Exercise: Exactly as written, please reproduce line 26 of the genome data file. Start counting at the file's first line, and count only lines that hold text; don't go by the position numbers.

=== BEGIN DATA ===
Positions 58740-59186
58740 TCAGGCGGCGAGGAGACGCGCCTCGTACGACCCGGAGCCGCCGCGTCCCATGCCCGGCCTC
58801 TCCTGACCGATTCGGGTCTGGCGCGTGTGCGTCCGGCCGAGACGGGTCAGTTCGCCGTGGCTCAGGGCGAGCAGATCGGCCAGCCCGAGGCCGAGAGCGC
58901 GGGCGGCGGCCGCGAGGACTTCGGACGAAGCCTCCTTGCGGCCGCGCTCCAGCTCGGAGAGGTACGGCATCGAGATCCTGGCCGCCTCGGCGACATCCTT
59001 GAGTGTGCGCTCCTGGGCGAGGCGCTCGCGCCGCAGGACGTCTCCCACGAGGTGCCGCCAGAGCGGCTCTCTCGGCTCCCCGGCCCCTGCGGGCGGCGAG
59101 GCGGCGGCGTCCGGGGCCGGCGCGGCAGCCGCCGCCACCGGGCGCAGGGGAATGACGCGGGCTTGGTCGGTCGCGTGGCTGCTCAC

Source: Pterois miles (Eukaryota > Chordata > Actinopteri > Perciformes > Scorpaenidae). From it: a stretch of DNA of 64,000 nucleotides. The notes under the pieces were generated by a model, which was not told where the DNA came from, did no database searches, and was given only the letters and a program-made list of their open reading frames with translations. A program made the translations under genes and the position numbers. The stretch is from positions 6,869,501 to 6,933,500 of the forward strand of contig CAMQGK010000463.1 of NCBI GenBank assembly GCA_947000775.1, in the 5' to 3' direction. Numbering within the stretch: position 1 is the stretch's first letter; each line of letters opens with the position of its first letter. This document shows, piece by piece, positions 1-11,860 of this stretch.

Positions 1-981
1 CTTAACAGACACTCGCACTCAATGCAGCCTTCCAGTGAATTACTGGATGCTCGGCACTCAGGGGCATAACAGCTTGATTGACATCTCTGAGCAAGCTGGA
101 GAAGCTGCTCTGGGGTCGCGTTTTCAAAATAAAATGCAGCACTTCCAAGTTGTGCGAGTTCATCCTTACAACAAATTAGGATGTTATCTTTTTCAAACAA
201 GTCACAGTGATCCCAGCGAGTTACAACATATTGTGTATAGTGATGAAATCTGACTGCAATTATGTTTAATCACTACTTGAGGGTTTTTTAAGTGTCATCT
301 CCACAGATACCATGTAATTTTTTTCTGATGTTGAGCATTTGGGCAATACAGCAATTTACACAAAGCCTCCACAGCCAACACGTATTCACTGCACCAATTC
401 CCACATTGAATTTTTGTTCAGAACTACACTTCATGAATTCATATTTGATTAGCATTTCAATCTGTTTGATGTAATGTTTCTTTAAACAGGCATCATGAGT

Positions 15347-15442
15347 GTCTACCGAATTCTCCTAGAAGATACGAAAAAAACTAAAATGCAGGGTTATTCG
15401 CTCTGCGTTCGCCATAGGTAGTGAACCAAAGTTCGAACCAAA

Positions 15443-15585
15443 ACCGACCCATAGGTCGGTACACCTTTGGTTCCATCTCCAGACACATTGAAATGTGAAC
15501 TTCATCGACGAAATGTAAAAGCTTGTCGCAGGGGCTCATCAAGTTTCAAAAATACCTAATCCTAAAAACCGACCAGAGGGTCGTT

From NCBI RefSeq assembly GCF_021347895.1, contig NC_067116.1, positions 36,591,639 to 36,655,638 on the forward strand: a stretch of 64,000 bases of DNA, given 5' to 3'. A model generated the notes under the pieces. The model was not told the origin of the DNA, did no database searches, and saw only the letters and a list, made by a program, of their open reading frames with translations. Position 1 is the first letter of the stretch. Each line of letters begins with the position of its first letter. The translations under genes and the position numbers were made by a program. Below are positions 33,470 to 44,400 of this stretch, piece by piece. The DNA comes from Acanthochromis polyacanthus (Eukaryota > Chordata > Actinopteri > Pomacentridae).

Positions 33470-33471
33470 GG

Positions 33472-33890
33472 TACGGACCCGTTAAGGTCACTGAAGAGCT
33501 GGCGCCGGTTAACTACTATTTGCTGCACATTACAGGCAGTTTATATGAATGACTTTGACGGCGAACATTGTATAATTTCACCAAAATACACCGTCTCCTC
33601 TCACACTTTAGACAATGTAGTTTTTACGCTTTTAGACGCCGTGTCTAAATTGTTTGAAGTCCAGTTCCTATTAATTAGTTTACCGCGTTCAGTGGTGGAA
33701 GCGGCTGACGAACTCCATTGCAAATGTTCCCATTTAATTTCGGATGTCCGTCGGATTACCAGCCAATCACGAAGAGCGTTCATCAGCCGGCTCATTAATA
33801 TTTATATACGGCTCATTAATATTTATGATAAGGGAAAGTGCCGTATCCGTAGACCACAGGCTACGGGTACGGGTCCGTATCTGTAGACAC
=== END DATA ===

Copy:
33601 TCACACTTTAGACAATGTAGTTTTTACGCTTTTAGACGCCGTGTCTAAATTGTTTGAAGTCCAGTTCCTATTAATTAGTTTACCGCGTTCAGTGGTGGAA